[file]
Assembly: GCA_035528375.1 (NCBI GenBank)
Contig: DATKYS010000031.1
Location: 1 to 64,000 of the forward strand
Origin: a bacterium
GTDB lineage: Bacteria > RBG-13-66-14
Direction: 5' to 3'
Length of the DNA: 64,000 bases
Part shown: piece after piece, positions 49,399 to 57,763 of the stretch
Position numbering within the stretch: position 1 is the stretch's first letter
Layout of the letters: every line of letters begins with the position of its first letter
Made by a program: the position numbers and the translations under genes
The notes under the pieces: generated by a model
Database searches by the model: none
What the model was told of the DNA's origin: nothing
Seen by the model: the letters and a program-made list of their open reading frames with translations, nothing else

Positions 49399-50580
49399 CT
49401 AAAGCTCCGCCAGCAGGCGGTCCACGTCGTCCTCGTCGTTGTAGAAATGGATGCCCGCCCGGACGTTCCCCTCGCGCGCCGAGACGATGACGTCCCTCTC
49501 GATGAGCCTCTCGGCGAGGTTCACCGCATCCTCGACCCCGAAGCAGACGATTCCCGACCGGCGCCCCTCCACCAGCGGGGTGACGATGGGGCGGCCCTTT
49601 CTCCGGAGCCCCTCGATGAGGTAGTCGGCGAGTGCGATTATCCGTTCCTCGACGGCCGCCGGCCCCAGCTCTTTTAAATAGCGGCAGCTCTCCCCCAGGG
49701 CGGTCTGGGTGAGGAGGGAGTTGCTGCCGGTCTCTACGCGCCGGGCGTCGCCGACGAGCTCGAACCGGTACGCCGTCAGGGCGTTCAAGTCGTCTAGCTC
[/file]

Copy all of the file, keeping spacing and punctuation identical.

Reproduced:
Assembly: GCA_035528375.1 (NCBI GenBank)
Contig: DATKYS010000031.1
Location: 1 to 64,000 of the forward strand
Origin: a bacterium
GTDB lineage: Bacteria > RBG-13-66-14
Direction: 5' to 3'
Length of the DNA: 64,000 bases
Part shown: piece after piece, positions 49,399 to 57,763 of the stretch
Position numbering within the stretch: position 1 is the stretch's first letter
Layout of the letters: every line of letters begins with the position of its first letter
Made by a program: the position numbers and the translations under genes
The notes under the pieces: generated by a model
Database searches by the model: none
What the model was told of the DNA's origin: nothing
Seen by the model: the letters and a program-made list of their open reading frames with translations, nothing else

Positions 49399-50580
49399 CT
49401 AAAGCTCCGCCAGCAGGCGGTCCACGTCGTCCTCGTCGTTGTAGAAATGGATGCCCGCCCGGACGTTCCCCTCGCGCGCCGAGACGATGACGTCCCTCTC
49501 GATGAGCCTCTCGGCGAGGTTCACCGCATCCTCGACCCCGAAGCAGACGATTCCCGACCGGCGCCCCTCCACCAGCGGGGTGACGATGGGGCGGCCCTTT
49601 CTCCGGAGCCCCTCGATGAGGTAGTCGGCGAGTGCGATTATCCGTTCCTCGACGGCCGCCGGCCCCAGCTCTTTTAAATAGCGGCAGCTCTCCCCCAGGG
49701 CGGTCTGGGTGAGGAGGGAGTTGCTGCCGGTCTCTACGCGCCGGGCGTCGCCGACGAGCTCGAACCGGTACGCCGTCAGGGCGTTCAAGTCGTCTAGCTC